The tide embankment 'MOSE', which had been delayed in completion while trying to 'save Venice sinking in the sea', finally succeeded in test operation



Venice, the Italian city, also known as the City of Water, has been plagued by storm surges and acqua alta for over 1200 years. A trial operation of the tide embankment ' MOSE ' to protect Venice, which had been damaged by flooding of nearly 2 meters in the past, from Acqua alta was carried out on October 3, 2020 at Acqua alta.

Venice holds back the water for first time in 1,200 years | CNN Travel

You can see what the Venetian seawall 'MOSE' looks like by watching the following movie.

Venice tests a new flood barrier system --YouTube

A yellow mass rising from the sea.

Something like this big yellow block is MOSE.

To protect Venice from Acqua alta, MOSE uses a number of blocks to separate the

Venetian lagoon from the Adriatic Sea to prevent storm surges.

MOSE can prevent storm surges up to 300 cm.

Originally, in Venice, as shown in the image below, seawater was flooding the city so that the ground could not be seen.

Residents walking on gangways, sidewalks made of iron stanchions and wooden planks to avoid seawater.

People living on the lower floors had to evacuate furniture and other items every time Acqua alta occurred.

In such Venice, the seawall MOSE conducted a trial operation on the approximately 135 cm Acqua alta that occurred on October 3, 2020. At 12:05 pm local time, when the tide was high, the town, which had been flooded by about 90 cm at the same high tide, was only able to form a large pool in the drainage ditch due to the action of MOSE.

On Twitter, you can also get a glimpse of the surprise and joy of MOSE's success among the residents of Venice. Some people rejoice, 'It's about to reach the peak of high tide, but St. Mark's Square is dry. It went well!'

Some people couldn't hide their excitement, saying, 'It worked! MOSE stopped the storm surge! I can't believe there is no storm surge and no Acqua alta in Venice today.'

'Amazing news from Venice. The first Acqua alta of the season stopped at MOSE. It seems that the morning I was cleaning up my luggage from the floor not because of the storm surge, but because of the tidying up. It's scary to have hope in 2020, but ... 'some people say a little negative impression.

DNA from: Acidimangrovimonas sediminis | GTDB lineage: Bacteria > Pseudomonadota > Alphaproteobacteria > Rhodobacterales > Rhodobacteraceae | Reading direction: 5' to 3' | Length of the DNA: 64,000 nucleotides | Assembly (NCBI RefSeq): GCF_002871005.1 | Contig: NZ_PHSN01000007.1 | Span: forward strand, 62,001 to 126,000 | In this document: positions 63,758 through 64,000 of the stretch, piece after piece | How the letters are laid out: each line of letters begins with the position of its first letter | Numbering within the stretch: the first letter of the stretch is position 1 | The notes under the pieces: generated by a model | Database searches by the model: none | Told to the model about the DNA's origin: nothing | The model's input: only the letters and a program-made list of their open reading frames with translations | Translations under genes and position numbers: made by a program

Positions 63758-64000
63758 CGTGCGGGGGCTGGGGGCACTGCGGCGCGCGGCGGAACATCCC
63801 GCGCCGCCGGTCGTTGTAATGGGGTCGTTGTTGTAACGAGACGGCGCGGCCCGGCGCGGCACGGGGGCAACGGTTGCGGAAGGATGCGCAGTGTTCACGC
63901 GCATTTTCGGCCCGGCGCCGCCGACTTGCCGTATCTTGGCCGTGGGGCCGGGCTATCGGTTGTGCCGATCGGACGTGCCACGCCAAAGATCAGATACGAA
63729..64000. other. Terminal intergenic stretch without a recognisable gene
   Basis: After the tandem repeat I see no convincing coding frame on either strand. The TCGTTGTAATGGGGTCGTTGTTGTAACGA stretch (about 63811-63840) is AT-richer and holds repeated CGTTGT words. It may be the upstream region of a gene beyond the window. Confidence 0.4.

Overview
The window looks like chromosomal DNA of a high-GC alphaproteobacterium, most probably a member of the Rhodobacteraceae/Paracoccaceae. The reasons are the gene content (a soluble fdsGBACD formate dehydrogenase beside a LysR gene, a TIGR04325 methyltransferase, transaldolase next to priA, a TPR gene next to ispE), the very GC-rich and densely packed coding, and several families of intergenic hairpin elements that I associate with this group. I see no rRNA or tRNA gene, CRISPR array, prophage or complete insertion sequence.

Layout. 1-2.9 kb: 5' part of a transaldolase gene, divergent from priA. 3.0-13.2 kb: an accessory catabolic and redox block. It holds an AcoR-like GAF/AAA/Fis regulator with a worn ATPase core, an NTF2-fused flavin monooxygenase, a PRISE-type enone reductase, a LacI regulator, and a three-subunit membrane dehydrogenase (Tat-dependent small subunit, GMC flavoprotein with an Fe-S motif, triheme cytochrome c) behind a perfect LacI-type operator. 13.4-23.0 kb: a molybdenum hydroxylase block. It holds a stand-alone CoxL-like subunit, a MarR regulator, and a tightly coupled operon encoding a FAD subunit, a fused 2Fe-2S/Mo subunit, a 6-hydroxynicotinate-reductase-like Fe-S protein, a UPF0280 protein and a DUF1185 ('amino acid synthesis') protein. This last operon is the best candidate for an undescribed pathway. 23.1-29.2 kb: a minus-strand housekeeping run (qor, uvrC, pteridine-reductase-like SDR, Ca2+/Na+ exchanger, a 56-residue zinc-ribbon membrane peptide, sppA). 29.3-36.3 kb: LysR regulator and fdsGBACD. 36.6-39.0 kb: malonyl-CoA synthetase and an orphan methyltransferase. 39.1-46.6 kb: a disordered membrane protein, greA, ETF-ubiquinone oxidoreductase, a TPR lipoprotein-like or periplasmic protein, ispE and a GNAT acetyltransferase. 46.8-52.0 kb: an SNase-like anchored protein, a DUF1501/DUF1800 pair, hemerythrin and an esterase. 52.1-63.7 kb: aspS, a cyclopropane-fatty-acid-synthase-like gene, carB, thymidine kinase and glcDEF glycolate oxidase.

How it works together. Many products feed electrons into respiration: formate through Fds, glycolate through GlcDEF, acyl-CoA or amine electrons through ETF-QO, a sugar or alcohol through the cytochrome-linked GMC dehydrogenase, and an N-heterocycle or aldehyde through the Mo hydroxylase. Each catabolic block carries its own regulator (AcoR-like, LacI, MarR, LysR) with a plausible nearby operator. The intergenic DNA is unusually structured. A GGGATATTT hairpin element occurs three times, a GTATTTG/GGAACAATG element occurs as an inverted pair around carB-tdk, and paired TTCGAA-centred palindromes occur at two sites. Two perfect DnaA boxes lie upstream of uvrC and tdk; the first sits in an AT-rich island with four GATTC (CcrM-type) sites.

Mayor Luigi Burgnaro, who watched over the operation of MOSE, said, 'This is a historic day for Venice. Until now, water could flow everywhere in the city and cause great damage for decades. We are very pleased with the success of MOSE this time. We know that MOSE not only prevents storm surges, but also works in bad weather with 19 knots (wind speed 35km / h) of sirocco. I was able to show it. '

The MOSE project itself has been underway since 1984, but the construction period has been extended due to rising construction costs and corruption of the former mayor regarding construction. As the construction period of MOSE has been extended, the frequency and damage of Acqua alta have become more serious year by year due to the effects of climate variability. The Acqua alta that occurred on November 12, 2019 reached a height of up to 187 cm, and almost 90% of Venice was inundated. Due to these circumstances, there were many residents in Venice who did not have a good image of MOSE.

One of them was Serena Naron, a store owner who was hit hard by Acqua alta in 2019. 'I can't believe it. I was very skeptical of MOSE. MOSE Until now, I hadn't produced any results, and it was just a lot of money, so I didn't expect much. ' Federica Michelin, who runs a bar in Venice, said, 'I was worried when I saw the tide forecast, but when MOSE went well, it was between incredible and happy feelings. When I wasn't expecting it. Will be more thankful for things. '

On Twitter, there were some people who didn't expect much from MOSE, saying, 'I was skeptical, but I have to admit.'

MOSE is scheduled to be completed in December 2021, and until then, MOSE will be operated when the tide level may exceed 130 cm. After the completion of MOSE, the standard will be lowered and MOSE will operate when the tide level reaches 110 cm. However, this standard means that Acqua alta will continue to be flooded at St. Mark's Square, which is flooded at a height of 90 cm, raising concerns from residents. In fact, as of October 3, 2020, there was no flood damage, but one day after the MOSE operation, St. Mark's Square was flooded by a storm surge of 106 cm.

In the tweet below, the words '(Aqua alta) is back' and the state of the plaza being submerged in water are posted.

Roberto Pepe, manager of the cafe in St. Mark's Square, said, 'I was happy with the success of MOSE as a Venetian, but as a worker at St. Mark's Square, nothing has changed and I still have a hard time.・ St. Mark's Square is the center of the city and offers many jobs to many people. We just want to work here. '

in Video, Posted by darkhorse_log